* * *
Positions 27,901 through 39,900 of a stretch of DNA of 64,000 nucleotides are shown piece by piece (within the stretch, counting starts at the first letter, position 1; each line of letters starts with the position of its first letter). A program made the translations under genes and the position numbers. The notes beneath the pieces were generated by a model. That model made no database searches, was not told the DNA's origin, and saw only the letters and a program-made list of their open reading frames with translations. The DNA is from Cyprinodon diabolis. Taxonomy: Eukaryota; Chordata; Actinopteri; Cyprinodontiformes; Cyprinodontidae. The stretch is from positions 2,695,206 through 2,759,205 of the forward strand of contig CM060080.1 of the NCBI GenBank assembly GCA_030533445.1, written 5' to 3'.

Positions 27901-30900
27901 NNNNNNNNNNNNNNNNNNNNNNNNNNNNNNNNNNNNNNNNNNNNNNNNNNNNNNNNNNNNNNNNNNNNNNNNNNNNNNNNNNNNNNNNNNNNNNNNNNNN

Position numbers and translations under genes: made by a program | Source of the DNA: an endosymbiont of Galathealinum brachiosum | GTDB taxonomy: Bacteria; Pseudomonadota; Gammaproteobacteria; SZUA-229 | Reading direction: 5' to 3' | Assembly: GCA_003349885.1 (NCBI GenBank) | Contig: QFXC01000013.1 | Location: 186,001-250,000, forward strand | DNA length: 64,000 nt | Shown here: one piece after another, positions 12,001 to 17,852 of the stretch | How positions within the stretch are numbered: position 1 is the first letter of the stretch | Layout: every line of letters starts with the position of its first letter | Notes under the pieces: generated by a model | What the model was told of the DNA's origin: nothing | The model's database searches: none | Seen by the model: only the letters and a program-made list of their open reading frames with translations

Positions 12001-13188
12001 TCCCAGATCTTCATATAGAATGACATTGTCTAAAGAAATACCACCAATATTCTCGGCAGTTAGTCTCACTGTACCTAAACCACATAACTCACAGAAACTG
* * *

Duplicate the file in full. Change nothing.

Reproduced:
Positions 27,901 through 39,900 of a stretch of DNA of 64,000 nucleotides are shown piece by piece (within the stretch, counting starts at the first letter, position 1; each line of letters starts with the position of its first letter). A program made the translations under genes and the position numbers. The notes beneath the pieces were generated by a model. That model made no database searches, was not told the DNA's origin, and saw only the letters and a program-made list of their open reading frames with translations. The DNA is from Cyprinodon diabolis. Taxonomy: Eukaryota; Chordata; Actinopteri; Cyprinodontiformes; Cyprinodontidae. The stretch is from positions 2,695,206 through 2,759,205 of the forward strand of contig CM060080.1 of the NCBI GenBank assembly GCA_030533445.1, written 5' to 3'.

Positions 27901-30900
27901 NNNNNNNNNNNNNNNNNNNNNNNNNNNNNNNNNNNNNNNNNNNNNNNNNNNNNNNNNNNNNNNNNNNNNNNNNNNNNNNNNNNNNNNNNNNNNNNNNNNN

Position numbers and translations under genes: made by a program | Source of the DNA: an endosymbiont of Galathealinum brachiosum | GTDB taxonomy: Bacteria; Pseudomonadota; Gammaproteobacteria; SZUA-229 | Reading direction: 5' to 3' | Assembly: GCA_003349885.1 (NCBI GenBank) | Contig: QFXC01000013.1 | Location: 186,001-250,000, forward strand | DNA length: 64,000 nt | Shown here: one piece after another, positions 12,001 to 17,852 of the stretch | How positions within the stretch are numbered: position 1 is the first letter of the stretch | Layout: every line of letters starts with the position of its first letter | Notes under the pieces: generated by a model | What the model was told of the DNA's origin: nothing | The model's database searches: none | Seen by the model: only the letters and a program-made list of their open reading frames with translations

Positions 12001-13188
12001 TCCCAGATCTTCATATAGAATGACATTGTCTAAAGAAATACCACCAATATTCTCGGCAGTTAGTCTCACTGTACCTAAACCACATAACTCACAGAAACTG